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I've done plenty of things in my life of which I'm not particularly proud, especially in high school and college, but I still want to teach my kids not to do these things. How can I best teach them without being either a supporter or a hypocrite?

asked 19 Oct '09, 16:29

Dinah's gravatar image

Dinah
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When my children are old enough to understand it, I'll readily admit to being a hypocrite. There are things I ask them not to do that I effectively do myself. I'm not proud of it, and I try not to do it, but it would be pointless to pretend I'm never a hypocrite.

That said, when it comes to past actions rather than present ones - I think it's fine to admit that you've done things you regret, and that you believe were naughty/wrong/bad/foolish/whatever. After all, if you can't accept that you make mistakes, you'll never say sorry. I think this is slightly easier to understand than admitting direct hypocrisy - it feels like one less level of indirection, if you see what I mean.

(This is all partly biased by my view as a Christian, I suspect. It's pretty hard to be a Christian and yet think you're perfect!)

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answered 19 Oct '09, 19:46

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Jon Skeet
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1,300+ rep here and 107,000+ rep on Stack Overflow and he still doesn't think he's perfect. How can you not love this guy! ;)

(19 Oct '09, 20:01) Dinah

My husband is like, you gotta vote him up, he's Jon Skeet. He does have great insight though. :)

(19 Oct '09, 21:38) Sabrina

I think that the way to go is to teach your children (and maybe your self) to have strong opinions but to hold them weakly. It is OK to change your view on things as you learn new facts.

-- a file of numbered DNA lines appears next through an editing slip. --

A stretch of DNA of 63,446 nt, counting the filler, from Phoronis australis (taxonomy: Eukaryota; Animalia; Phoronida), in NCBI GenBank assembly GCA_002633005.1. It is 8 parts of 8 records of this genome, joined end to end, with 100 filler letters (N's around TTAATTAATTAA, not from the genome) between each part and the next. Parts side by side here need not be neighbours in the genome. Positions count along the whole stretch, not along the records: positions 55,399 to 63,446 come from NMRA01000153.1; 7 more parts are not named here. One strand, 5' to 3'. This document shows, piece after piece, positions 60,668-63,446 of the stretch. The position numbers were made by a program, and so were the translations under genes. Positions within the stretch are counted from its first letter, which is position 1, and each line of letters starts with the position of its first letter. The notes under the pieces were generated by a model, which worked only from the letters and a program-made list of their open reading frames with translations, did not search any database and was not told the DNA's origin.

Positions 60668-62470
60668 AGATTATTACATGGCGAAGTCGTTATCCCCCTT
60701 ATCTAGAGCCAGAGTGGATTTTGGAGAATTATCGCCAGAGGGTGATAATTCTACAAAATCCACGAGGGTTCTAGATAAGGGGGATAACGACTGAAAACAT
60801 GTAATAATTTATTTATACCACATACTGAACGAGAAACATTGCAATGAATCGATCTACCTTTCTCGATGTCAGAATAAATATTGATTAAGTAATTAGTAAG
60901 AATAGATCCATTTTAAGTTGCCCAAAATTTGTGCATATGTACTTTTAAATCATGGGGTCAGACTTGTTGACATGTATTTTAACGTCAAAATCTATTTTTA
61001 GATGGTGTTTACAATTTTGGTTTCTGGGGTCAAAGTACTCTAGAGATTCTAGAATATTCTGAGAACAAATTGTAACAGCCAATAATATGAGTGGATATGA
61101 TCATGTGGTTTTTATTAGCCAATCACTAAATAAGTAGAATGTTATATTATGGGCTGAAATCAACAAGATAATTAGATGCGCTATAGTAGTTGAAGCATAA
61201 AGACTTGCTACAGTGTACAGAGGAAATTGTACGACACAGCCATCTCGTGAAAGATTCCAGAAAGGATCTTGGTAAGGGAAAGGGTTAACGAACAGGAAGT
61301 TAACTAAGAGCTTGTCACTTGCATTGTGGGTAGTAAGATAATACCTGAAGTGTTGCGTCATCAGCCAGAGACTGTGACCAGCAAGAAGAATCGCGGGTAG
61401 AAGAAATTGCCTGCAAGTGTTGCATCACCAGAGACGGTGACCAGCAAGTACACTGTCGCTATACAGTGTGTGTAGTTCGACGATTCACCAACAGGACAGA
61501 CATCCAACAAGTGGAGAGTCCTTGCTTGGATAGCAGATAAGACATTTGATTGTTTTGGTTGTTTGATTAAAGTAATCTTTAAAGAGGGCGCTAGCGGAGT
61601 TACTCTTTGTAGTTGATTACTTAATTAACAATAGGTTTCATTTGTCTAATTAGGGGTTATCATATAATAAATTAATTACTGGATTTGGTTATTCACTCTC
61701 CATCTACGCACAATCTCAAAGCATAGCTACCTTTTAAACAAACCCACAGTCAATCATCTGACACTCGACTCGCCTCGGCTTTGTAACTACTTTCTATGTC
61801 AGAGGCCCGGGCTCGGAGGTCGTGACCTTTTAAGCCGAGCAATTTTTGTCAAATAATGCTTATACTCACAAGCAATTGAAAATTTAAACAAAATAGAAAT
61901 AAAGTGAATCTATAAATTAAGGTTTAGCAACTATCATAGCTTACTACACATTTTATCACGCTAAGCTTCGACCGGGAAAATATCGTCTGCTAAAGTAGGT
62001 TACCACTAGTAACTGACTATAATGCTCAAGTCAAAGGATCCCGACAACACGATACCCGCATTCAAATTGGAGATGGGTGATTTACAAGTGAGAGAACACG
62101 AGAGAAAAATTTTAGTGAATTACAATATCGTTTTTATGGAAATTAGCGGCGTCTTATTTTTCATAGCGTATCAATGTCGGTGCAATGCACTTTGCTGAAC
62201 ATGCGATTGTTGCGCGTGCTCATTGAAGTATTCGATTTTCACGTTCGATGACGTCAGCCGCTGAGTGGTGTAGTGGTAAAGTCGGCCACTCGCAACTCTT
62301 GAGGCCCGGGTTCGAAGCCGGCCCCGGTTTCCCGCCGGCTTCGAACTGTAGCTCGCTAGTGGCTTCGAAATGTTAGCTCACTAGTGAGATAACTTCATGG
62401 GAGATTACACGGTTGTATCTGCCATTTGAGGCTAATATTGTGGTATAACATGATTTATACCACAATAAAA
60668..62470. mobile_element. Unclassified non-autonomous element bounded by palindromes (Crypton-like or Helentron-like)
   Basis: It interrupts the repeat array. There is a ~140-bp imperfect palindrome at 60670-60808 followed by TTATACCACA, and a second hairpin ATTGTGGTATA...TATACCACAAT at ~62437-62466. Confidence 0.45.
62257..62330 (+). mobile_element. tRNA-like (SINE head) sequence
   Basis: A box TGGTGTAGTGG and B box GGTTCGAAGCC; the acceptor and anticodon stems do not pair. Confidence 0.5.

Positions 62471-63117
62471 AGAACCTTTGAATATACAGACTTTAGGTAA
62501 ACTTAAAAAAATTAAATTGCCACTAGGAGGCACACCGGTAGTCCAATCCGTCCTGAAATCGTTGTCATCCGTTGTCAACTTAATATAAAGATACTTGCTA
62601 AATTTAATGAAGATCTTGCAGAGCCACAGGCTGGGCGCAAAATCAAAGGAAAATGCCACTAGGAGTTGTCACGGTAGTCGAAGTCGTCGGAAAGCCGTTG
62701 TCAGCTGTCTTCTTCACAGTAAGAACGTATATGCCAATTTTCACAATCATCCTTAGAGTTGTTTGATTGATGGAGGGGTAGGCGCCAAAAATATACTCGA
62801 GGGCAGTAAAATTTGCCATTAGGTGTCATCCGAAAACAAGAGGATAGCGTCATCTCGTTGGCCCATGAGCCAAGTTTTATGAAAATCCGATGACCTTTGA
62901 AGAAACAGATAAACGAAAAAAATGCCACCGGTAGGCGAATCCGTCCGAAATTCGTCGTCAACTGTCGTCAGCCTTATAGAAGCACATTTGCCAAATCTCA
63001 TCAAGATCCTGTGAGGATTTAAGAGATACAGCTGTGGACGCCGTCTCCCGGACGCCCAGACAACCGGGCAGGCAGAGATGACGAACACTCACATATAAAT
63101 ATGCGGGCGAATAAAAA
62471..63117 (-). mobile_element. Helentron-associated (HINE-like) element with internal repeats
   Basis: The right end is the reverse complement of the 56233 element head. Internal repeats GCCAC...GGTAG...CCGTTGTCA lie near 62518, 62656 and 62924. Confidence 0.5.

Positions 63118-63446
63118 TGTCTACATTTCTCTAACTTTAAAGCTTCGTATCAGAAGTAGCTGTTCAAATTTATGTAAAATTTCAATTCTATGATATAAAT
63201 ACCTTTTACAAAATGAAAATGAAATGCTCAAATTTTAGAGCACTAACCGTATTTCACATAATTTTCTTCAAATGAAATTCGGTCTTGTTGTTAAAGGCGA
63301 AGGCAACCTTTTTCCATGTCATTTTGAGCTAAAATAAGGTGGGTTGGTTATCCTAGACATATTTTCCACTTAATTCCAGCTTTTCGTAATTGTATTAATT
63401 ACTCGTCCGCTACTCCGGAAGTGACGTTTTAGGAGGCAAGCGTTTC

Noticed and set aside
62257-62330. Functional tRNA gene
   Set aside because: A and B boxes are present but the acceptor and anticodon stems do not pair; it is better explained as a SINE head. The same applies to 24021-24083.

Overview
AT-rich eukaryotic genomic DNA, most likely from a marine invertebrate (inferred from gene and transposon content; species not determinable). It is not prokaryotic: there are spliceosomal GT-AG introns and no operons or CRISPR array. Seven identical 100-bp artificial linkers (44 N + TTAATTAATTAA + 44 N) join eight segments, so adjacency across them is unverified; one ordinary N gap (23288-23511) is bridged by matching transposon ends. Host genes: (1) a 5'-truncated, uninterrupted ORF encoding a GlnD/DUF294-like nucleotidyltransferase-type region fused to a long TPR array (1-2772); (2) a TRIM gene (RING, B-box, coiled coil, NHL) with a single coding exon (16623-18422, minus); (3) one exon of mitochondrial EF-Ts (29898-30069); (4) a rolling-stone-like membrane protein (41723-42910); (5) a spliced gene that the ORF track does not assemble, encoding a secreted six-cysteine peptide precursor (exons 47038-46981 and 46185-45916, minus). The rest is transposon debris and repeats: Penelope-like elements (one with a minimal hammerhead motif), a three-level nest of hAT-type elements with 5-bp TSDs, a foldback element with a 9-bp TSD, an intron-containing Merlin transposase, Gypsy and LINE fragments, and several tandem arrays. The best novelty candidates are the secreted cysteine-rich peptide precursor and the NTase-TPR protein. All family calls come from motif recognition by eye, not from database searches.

That way you are not a hypocrite when teaching things based on your learnings. Depending on age and severity it can be a challenge not to laugh when they remake my old mistakes.

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answered 19 Oct '09, 17:48

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Idstam
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edited 19 Oct '09, 18:26

Very nicely said!

(19 Oct '09, 17:59) Emi

"Holding opinions weakly" is great advice for keeping an open mind and I endorse it for most of life. I'm not sure it necessarily applies here though. It seems dismissive of areas where strong opinions are merited. There are plenty of vices, especially typically indulged in during high school and college, that I do not feel have a healthy alternative viewpoint and which I do want to objectively condemn as a parent: smoking, driving intoxicated, careless sex, illicit chemicals, unreasonable risk-taking, shoplifting, ...

(19 Oct '09, 18:39) Dinah
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Exactly, but when you are in high school you do not have the same perspective on things as you do later on in life. So to argue with our older children they have to understand that we did stupid things when we were younger, but we know better know and that it is not hypocritical to tell them to stay away from the stupid things we did. (I have to learn to write shorter sentences.)

(19 Oct '09, 18:58) Idstam
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Asked: 19 Oct '09, 16:29

Seen: 2,114 times

Last updated: 19 Oct '09, 19:46